My wife called while I was shopping in Netto. Her grandmother passed away this morning. Rikke turned 100 in March. She lived in her own home and passed away in her sleep.
We were there for her birthday celebration. Queen Margrethe II sent her a card on the occasion of her birthday though Rikke being Rikke was annoyed that the Queen hadn’t bothered to sign the card. Her signature was part of the printed greeting. Rikke was growing ever more frail and had been bedridden for the past three years. Yet, her mind was still sharp and she had never had bed sores. She lived in what had been her library/living room. The local community provided in-home nursing care and my wife’s uncle and aunt who lived on the same block as her took care of her house and large gardens.
My introduction to Danish culture was in large measure due to Rikke. Driving to her house in a small town in Midtjylland (Central Jutland) for frokost (lunch) took us through towns and lakes and forest. Rikke was an excellent hostess, well-practiced given her duties as the wife of an executive for one of Danmark’s 19 multinational companies. They were the ones who entertained because the founder of the company preferred it that way.
Until she became bedridden, for a favorite grandchild and her partner, me, there was always the perfect frokost with fish courses of herring and lox followed by many more courses served in the Danish order on her finest china and silver. Lunch always started with a toast of fine schnapps and ended with dessert, coffee, and a brandy.
Yet, first and foremost, Rikke was a water colorist and a painter. She ran an arts school out of the basement of her house in a town that wasn’t exactly a cultural mecca because she thought it was important that everyone – no matter who they were – had a familiarity with the arts. She was connected to the arts community though nearly all her friends and peers have passed on.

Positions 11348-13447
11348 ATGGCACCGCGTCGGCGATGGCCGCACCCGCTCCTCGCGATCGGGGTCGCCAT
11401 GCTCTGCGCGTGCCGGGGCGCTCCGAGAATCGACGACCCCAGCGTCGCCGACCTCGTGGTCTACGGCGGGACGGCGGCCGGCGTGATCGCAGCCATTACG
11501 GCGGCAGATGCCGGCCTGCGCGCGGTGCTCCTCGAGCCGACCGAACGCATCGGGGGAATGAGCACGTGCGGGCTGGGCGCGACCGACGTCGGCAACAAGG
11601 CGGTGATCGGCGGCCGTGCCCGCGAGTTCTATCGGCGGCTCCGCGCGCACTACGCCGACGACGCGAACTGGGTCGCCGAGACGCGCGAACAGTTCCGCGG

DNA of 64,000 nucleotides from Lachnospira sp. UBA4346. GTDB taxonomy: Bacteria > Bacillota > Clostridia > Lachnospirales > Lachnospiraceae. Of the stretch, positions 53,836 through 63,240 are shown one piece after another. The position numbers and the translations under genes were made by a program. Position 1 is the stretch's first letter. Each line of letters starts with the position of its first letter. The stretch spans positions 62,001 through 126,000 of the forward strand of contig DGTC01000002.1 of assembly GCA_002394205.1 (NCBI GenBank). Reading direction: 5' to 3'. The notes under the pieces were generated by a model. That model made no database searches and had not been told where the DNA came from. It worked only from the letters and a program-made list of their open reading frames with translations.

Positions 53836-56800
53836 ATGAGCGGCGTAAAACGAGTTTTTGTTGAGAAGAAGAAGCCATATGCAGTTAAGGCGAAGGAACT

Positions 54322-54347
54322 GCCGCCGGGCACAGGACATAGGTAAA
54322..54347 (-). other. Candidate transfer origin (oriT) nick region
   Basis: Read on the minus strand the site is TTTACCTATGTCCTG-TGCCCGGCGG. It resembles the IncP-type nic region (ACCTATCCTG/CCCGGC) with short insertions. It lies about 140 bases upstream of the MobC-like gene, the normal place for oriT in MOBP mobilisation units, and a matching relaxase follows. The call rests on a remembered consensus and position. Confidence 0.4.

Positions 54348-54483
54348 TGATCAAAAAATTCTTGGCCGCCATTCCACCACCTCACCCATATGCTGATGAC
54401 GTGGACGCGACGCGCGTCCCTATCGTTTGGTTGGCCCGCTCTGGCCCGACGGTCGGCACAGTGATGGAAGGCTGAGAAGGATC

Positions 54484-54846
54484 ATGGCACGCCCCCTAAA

Her landscapes and still lifes of flowers are well-known in Denmark. She was a master in a difficult unforgiving medium – watercolor. Her landscapes are alive with the beauty of the quiet places that exist everywhere in Denmark. Perhaps that’s why her work is so well loved here. It turns the simplicity of grasses and trees and water into an expression of meditative centeredness. There are few easily recognizable spectacular Danish landscapes; this verdant land is not Norway. It seduces you in different ways.
Looking at her watercolors I see that Rikke found inspiration from what some might consider common or ordinary. Her ability to convey the uniqueness of the greens, browns, and blues of the Danish landscape is the basis of her artistry. The loss of her voice, one that celebrates contemplation, in a world increasingly driven by spectacle is a loss for all.
I mourn her passing knowing that she lived long and well and gave much to many. With apologies to Dylan Thomas, “Wild woman who caught and sang the sun in flight, bless me now with your fierce tears I pray. Rage, rage against the dying of the light.”